Monday, June 13, 2011

Creating Windows Services, visually (well using the Component Designer and Visual Studio Windows Service template anyway)

Nikhil Singhal's Blog - How to create a Windows Service in the Component

"Microsoft Windows services enable you to create long-running executable applications that run in their own Windows sessions. These services can be automatically started when the computer boots, can be paused and restarted, and do not show any user interface. These features make services ideal for use on a server or whenever you need long-running functionality that does not interfere with other users who are working on the same computer.

You create your service as a Microsoft Visual Studio project, defining code within it that controls what commands can be sent to the service and what actions should be taken when those commands are received. Commands that can be sent to a service include starting, pausing, resuming, and stopping the service; you can also execute custom commands.

After you create and build the application, you can install it by running the command-line utility InstallUtil.exe and passing the path to the service's executable file, or by using Visual Studio's deployment features. You can then use the Services Control Manager to start, stop, pause, resume, and configure your service.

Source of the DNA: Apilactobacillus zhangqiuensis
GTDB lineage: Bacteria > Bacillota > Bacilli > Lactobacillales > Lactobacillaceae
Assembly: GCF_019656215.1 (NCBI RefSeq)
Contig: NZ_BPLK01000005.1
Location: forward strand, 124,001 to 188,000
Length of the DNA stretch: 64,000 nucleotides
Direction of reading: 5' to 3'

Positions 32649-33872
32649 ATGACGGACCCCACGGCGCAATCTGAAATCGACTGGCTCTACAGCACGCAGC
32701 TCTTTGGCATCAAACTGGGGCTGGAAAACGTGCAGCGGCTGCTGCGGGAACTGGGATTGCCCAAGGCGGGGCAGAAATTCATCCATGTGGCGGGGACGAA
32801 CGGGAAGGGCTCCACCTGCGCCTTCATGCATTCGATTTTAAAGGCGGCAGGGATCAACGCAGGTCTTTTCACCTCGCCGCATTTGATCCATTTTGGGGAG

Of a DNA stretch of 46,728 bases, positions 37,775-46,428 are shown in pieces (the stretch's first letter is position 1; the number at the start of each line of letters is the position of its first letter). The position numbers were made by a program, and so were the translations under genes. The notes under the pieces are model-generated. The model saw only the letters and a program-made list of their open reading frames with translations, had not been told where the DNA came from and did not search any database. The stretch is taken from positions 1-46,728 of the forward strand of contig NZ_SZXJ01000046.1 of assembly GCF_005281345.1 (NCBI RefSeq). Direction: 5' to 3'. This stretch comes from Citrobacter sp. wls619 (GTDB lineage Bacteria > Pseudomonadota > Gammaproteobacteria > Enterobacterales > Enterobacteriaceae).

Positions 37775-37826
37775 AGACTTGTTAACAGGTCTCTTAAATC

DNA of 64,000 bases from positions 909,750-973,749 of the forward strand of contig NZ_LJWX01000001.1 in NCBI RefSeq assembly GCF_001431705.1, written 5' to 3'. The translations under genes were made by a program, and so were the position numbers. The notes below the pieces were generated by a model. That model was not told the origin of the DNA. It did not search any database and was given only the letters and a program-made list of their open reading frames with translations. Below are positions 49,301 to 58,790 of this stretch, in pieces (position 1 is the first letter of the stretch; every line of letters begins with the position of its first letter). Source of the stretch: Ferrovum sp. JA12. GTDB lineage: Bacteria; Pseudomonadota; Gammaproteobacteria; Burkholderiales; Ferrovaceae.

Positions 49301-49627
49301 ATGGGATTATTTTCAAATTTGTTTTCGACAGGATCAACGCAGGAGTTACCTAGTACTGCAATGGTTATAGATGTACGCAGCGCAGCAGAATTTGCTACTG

A Windows Service can either be created using the Visual Studio project template called Windows Service OR you can write your own services by setting up the inheritance and other infrastructure elements yourself. In this post we will focus on creating a service using the provided template and component designer. We will explore the advanced method of coding the service directly in a later post.

Creating a Windows Service using the Component Designer

When you create a service, you can use a Visual Studio project template called Windows Service. This template automatically does much of the work for you by referencing the appropriate classes and namespaces, setting up the inheritance from the base class for services, and overriding several of the methods you're likely to want to override. To create a service using the component designer, you need to follow 3 basic steps:



Been a long time since I've seen an end-to-end Creating a Windows Service tutorial like this. Most of us don't create services often, so a review like this can come in handy...

No comments: